Thomas Jefferson Papers

To Thomas Jefferson from Thomas Mann Randolph, 14 June 1805

June 14. 1805.

Dear Sir,

Lillie communicated to me, a few days after he had written to you, his intention of leaving Monto. this Autumn. I had never heard a word from him before on the subject although I had learned from others sometime before that he had thoughts of the kind. He says that he finds he is doing nothing for his family which consumes necessarily in the groceries and cloathing he is obliged to buy allmost the whole of his wages; change, of course, is necessary for him; and it must be admitted it is his interest to risk it as that is the case. He speaks of going to Kentucke to settle on rented land, but I cannot help thinking that certain expressions with respect to him which were made use of by some gentlemen who will be directors of the company for clearing Rivanna if the subscriptions are made up, (which I think rather doubtfull,) were the cause of his inclination to leave your service. Those gentlemen said they would give him more than any other man in the State to superintend the laborers to be employed in that work. If they give him 100£. he will lose by the change in the maintenance of his family and they will scarcely go beyond that. He has too much judgement to prefer that to his present situation and of course will most probably meet with disappointment. I will make myself acquainted with the character and qualities of all such as stand a chance to serve you well throughout the neighbourhood by the time you return in order to give all the aid I can in your choice. I cannot refrain from suggesting one idea which may retain Lillie. I suspect without any sacrifice at all: even, I am strongly inclined to believe myself, with an advantage. The bare suggestion cannot be amiss. Supposing the whole work on the mill to be finished this year there will be hands enough to cultivate a good farm, I suppose, after returning its full force to the nailery. Lillie has so much understanding activity and perseverance that he could superintend the culture of one in the best manner with the aid of his Wifes son who lives with him and at the same time manage the nailery and direct any hired force you might chuse to employ for jobs to as much advantage as at present. So doing he would earn his present wages and deserve a liberal share of what he made besides. He would I think take pleasure in following precisely the mode of husbandry prescribed by you beforehand and I am certain would with 18 hands, one half men, save all your purchases of Corn, oats Hay and Butcher meat Butter &c without damage to the Land, which I am quite clear in opinion had better be cultivated well even in corn frequently than be suffered to get covered with broom-straw. I have no doubt, though I cannot say I have any certainty, that he would be satisfied with this arrangement and gladly take his hopes from a share of the crop for increase of salary. I have not heard a word from him on this subject but I know his inclinations and confidence in his agricultural skill and unless the ravages of the Hessian fly should have altered them would venture to pronounce the proposal would delight him. This insect has ruined my crop this year but has respected Cravens, thereby shewing that it ought not to influence in new agricultural projects. Shadwell is full convenient to Lillies House.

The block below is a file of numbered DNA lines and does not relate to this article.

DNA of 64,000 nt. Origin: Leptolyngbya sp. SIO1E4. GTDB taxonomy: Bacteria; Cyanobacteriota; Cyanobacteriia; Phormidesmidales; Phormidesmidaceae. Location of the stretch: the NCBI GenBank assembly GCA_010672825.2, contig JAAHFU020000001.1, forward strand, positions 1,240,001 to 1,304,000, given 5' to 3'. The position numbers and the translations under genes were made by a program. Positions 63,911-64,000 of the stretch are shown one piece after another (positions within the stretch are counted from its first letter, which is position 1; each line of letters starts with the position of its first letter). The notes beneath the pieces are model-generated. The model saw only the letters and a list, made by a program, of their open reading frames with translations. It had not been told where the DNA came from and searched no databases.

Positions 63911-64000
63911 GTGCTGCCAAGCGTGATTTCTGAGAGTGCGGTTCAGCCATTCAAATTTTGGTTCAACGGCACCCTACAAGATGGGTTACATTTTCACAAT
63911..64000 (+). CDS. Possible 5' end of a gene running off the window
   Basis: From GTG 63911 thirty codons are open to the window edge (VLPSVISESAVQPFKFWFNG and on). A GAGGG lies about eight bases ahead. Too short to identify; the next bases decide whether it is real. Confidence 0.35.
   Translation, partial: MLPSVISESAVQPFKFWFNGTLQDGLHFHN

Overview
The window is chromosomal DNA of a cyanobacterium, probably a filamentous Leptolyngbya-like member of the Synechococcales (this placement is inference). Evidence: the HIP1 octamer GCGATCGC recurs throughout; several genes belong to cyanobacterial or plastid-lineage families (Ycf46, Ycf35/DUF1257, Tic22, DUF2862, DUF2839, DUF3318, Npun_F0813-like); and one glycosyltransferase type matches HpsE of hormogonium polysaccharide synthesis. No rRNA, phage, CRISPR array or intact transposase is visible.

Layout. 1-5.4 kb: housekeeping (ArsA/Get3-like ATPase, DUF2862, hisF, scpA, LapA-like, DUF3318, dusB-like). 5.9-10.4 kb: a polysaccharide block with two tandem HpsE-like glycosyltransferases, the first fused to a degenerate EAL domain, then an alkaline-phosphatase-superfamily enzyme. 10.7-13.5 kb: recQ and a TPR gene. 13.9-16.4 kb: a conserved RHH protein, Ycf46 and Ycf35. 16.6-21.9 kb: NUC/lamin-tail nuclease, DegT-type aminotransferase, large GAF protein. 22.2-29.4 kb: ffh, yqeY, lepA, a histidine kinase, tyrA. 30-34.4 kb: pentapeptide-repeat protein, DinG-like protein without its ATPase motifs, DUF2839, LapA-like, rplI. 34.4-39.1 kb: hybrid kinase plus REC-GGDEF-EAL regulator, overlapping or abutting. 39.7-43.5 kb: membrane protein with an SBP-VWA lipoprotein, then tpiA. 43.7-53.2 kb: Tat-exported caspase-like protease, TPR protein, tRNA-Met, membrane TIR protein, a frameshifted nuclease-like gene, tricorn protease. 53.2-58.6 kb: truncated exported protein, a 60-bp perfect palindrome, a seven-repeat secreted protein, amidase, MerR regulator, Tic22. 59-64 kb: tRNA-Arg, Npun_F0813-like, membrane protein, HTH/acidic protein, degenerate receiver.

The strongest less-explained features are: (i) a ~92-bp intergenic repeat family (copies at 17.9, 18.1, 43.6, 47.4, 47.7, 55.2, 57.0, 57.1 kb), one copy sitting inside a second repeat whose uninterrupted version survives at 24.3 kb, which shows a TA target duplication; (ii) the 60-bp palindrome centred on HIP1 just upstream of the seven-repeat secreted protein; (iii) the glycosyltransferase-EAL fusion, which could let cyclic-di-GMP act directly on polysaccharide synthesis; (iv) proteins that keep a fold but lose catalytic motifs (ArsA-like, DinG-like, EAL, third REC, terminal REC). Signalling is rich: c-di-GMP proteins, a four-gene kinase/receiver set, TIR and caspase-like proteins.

Martha is recovering her health with perfect certainty. Her appetite is good, her digestion, with prudence, not amiss and her recruit of strength such as to have induced her to resume her housekeeping in person. Ann, Ellen, Cornelia and Virginia have had the Mumps, Jefferson has them now very slightly. All are as well as need be. Mrs. Carr and Mrs. Lewis have recovered thoroughly.

I am with sincere attachment Yr. &c.

Thos. M. Randolph


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